Council of Governors Chairman Josphat Nanok

The friction between the Council of Governors and the National Government was escalated on October 18 after COG took offence with the failure by National Treasury Cabinet Secretary Henry Rotich, Agriculture Cabinet Secretary Mwangi Kiunjuri and National Cereals and Produce Board (NCPB) officials to show up at a crisis meeting to discuss the maize problem in the country.

The meeting was supposed to bring to the table stakeholders to discuss the plight of maize farmers who are contemplating abandoning the trade due to a number of issues including failure by NCPB to disburse their payments one year after delivery.

Crop Development Principal Secretary Richard Lesiyampe and several NCPB officials were on August 30 arraigned in court and charged with irregular purchase of maize worth Ksh 5.6 billion, which culminated into payment of well connected individuals while genuine farmers were left out.

As it stands, farmers are not able to deliver their maize to NCPB stores which may cause huge post-harvest losses and has as well exposed them to devious middlemen who exploit them by suppressing the prices below production cost.


In a statement to newsrooms, COG Chairman Josphat Nanok questioned the national government’s commitment to the Food Security pillar in Uhuru’s Big Four Agenda.

“Increased taxes and levies on agricultural inputs make our farmers uncompetitive to produce maize. We urge the Government to look into a strategy to lower the cost of production,” read the statement.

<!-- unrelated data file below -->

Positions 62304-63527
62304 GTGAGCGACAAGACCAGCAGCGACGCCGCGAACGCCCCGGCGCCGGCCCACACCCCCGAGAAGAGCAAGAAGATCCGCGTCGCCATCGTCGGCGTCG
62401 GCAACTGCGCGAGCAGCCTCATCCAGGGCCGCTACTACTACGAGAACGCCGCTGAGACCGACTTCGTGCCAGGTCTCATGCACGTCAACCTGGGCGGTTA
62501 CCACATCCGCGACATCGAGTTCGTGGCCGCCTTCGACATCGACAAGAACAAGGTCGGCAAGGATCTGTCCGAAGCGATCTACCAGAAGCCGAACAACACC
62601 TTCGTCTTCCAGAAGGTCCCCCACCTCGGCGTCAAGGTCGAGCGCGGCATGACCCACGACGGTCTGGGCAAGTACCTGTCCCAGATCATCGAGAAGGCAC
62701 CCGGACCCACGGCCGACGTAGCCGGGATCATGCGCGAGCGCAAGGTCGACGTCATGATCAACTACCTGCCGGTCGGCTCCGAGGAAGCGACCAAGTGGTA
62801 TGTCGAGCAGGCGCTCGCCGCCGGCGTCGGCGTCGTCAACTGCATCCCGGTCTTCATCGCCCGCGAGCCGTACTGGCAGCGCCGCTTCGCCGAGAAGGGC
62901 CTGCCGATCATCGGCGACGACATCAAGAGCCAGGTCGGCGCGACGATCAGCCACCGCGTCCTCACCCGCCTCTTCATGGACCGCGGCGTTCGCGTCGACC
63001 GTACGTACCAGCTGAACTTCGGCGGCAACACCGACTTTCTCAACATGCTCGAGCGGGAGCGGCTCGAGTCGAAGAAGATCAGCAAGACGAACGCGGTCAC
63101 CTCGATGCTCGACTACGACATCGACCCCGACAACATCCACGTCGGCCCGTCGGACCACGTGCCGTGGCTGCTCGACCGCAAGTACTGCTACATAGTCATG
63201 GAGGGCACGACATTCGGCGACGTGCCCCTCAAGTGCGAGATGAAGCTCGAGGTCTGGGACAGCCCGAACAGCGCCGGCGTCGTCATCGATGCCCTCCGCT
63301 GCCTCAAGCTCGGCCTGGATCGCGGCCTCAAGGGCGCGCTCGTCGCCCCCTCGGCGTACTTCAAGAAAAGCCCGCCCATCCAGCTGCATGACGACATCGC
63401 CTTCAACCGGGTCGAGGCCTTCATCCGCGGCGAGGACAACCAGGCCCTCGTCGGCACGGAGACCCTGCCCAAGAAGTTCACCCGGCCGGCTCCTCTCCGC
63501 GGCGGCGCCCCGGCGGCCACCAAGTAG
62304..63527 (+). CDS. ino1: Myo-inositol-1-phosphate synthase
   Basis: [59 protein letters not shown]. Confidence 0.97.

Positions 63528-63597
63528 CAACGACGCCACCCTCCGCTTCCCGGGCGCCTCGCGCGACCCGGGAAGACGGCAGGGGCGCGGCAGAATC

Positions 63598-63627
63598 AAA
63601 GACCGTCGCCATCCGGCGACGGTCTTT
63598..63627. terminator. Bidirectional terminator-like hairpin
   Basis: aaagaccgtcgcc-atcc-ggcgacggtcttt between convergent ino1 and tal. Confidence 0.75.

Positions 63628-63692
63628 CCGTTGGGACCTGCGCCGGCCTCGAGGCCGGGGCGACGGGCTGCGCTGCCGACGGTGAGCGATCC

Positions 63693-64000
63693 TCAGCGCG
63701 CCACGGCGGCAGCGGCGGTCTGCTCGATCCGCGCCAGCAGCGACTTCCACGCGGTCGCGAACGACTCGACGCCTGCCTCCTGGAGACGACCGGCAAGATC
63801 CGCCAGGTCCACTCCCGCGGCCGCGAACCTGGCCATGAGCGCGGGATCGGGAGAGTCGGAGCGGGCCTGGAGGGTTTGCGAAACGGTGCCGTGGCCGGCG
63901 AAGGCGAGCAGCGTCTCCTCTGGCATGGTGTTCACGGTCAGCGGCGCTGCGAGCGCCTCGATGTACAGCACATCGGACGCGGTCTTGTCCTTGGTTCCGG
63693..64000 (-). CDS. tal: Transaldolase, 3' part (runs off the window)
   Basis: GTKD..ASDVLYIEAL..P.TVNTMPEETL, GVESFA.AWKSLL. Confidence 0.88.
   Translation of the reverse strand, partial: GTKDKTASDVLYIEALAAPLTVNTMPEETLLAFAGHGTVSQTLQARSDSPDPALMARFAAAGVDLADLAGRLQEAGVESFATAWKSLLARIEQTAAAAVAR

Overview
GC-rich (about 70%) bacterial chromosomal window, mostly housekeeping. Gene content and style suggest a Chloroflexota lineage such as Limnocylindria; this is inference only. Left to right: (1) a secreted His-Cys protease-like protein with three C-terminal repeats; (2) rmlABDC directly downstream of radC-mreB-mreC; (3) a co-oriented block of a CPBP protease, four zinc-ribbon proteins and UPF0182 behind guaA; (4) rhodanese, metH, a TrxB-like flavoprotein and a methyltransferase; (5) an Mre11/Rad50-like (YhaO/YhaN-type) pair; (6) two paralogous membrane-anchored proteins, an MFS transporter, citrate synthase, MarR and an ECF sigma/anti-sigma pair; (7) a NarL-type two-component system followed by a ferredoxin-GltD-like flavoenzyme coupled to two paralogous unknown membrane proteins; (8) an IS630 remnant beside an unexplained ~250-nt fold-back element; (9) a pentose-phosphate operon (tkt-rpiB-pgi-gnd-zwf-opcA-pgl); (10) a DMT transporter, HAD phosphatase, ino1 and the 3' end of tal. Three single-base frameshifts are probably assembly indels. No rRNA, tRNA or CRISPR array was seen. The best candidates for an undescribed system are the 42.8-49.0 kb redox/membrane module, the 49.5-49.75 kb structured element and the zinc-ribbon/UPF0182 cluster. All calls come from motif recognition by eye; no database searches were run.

COG is now proposing that the national government puts in place a raft of measures to protect the farmers.

• Ministry of Agriculture to act with speed to open the 2.7 million NCPB depots to save farmers from the agony of post-harvest losses/unscrupulous traders.

• Ministry of Agriculture to partner with county governments and use stores built by counties as collection centers.

• Revision of the maize redistribution strategy. COG also proposes moving of grains from surplus to deficit regions should be fast-tracked.

• NCPB and the Ministry to come up with a strategy to ensure that the maize in the store is sold to create space for the new crop.

• The National Government to urgently set aside funds to repair all grain dryers which it claims are in bad condition and further come up with a strategy to enhance grain storage capacity to last the Country for 3 to 4 years.

• Mandatory and immediate roll out of the national farmer registration exercise to identify genuine farmers.

This is not the first time Governor Nanok is at loggerheads with State officials after the COG chairman on October 11 blasted the national government for what he termed as an “attempt” to micromanage counties shortly after the State started implementing austerity measures which included clamping down on unnecessary spending on foreign travel by County Executive Committee Members (CECs) and Members of County Assembly (MCAs).

The Maize crisis in the country has taken a political angle in the recent past.

A tough talking President Uhuru Kenyatta during the Agricultural Society of Kenya (ASK) on October 5 at Jamhuri grounds, Nairobi did not mince his words while warning CS Kiunjuri and NCPB against paying unscrupulous traders at the expense of the farmers.


“Money to pay the farmers was in our budget this year. We know what you did. You try that again and you will see what will happen to you, President Kenyatta said.

On October 4, a section of Rift Valley MPs led by Nandi Hills MP Alfred Keter said they would be staging demos over the dues to farmers.



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